1. [...] Why Jeff Bezos is obsessed with waste Amazon Web Services, meanwhile, offers some of the company’s technology to others. Amazon’s “other revenue” — which includes that of AWS — totaled $550 million in the last 12 months, up 32 percent from a year earlier. Drug companies like Eli Lilly are using its Elastic Compute Cloud to analyze clinical trials; other customers include ESPN, Autodesk and several hedge funds. Amazon is reaching out to academics in need of cloud computing as well. [...]

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  2. I fully agree with your article Kevin…..

    As someone who has previously worked for Amazon, I see Bezos’s PEDANTIC focus on the customer experience, and waste elimination to lower prices / improve margin, as the true magic of their success…not just for this year but has always been over the years.

    This is where most companies miss it BIG TIME by thinking of operations efficiency as only as a cost cutting play…..and never understand how important it is to turn it into CSAT and marketing opportunity :)

    Waste elimination and efficiency optimization is very true for Amazon also but you will never see Bezos say that as the objective. He always ploughs some of it back into customer experience and projects the rest for low prices, while driving sales with free cash flow….something we all need to learn and strive for in our companies.

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  3. I like your article Kevin. I would like to post it to my blog too. http://abhi.com.np/blog/

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  4. I can’t believe its the latter part of the decade and people are still believing Amazon propaganda from the 1990s.

    Amazon doesn’t care about efficiency and waste, and they certainly won’t tolerate innovation. This is all smoke they’ve been blowing.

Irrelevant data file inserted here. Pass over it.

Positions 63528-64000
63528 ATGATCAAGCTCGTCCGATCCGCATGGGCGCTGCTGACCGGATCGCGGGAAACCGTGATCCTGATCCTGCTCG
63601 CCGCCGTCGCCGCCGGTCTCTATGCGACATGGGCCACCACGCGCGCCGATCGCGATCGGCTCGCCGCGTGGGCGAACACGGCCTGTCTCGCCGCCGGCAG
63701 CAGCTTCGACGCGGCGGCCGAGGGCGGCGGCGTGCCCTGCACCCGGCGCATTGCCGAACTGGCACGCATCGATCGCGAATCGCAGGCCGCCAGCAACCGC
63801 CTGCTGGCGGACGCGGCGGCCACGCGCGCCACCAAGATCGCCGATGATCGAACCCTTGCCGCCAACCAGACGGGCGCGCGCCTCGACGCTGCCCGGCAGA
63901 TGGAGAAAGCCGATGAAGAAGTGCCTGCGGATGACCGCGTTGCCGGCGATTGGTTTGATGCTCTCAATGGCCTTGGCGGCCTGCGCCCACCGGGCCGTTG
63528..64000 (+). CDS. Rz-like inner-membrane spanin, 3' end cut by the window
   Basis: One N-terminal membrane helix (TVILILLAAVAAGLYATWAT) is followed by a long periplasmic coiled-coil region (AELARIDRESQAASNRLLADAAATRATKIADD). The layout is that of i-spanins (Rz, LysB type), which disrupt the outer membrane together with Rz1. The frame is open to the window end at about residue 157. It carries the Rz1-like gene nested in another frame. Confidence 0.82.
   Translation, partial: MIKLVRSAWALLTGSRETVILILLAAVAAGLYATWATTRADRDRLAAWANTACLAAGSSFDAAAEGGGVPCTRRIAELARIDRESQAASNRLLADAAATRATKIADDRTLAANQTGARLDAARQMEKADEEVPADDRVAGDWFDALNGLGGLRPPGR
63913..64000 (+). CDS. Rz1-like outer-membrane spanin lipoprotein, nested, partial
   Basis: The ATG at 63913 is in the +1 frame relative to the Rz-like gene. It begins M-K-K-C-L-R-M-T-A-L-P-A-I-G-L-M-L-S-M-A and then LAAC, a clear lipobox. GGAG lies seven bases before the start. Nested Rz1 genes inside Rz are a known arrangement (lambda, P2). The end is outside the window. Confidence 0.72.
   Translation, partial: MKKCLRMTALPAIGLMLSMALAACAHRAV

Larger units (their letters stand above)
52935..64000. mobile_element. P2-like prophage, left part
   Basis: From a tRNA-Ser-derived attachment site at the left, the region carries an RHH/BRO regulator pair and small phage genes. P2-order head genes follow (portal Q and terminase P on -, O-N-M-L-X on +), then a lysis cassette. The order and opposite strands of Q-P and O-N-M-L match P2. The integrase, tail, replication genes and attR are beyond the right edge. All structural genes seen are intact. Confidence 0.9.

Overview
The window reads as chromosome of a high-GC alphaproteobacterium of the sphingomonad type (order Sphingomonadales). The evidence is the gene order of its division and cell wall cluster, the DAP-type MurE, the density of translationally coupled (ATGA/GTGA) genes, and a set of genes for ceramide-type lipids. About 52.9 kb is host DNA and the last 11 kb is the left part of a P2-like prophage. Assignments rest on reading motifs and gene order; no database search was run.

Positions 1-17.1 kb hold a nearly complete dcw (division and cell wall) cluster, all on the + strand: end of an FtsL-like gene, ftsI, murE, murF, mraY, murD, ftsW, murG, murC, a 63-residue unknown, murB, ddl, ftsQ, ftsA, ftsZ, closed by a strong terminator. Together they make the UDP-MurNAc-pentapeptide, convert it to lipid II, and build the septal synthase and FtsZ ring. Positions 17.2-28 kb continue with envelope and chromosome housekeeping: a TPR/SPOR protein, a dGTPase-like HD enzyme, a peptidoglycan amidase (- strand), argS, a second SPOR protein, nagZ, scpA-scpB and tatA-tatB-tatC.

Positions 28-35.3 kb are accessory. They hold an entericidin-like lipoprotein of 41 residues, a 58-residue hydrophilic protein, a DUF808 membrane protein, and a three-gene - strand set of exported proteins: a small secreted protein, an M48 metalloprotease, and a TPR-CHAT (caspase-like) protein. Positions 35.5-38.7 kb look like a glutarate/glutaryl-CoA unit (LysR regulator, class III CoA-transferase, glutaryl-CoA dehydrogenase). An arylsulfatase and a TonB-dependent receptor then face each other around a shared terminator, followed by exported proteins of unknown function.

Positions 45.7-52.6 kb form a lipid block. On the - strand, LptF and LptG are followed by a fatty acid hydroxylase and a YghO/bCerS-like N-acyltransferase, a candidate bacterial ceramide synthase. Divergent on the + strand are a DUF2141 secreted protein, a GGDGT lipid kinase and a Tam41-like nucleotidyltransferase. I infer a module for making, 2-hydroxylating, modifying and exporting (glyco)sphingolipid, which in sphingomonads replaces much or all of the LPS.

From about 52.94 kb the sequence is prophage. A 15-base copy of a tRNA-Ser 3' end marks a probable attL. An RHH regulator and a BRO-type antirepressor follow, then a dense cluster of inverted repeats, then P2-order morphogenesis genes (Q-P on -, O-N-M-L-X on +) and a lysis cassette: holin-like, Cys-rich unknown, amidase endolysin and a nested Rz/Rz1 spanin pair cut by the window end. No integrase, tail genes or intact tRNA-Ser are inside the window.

Take it from someone who works there. Even the door desks that they like to famously point to as a show of frugality cost them more than if they just went to Ikea and bought real desks.

    Yet two decades on they are still wasting money building door desks. Why is that?

    Its all propaganda.

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  5. [...] Why Jeff Bezos Is Obsessed With Waste — 8:37am via Google [...]

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  6. [...] to GigaOm I learned about Jeff Bezos’ obsession in a footnote he wrote to Amazon’s 2008 letter to [...]

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  7. Maybe they can start by getting manufacturers to use minimal packaging for products that Amazon is just going to box up and ship again. Especially that hard plastic packaging that is impossible to open without cutting yourself.

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  8. [...] Stop Waste! would heal all problems above [...]

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  9. [...] to GigaOm I learned about Jeff Bezos’ obsession in a footnote he wrote to Amazon’s 2008 letter to [...]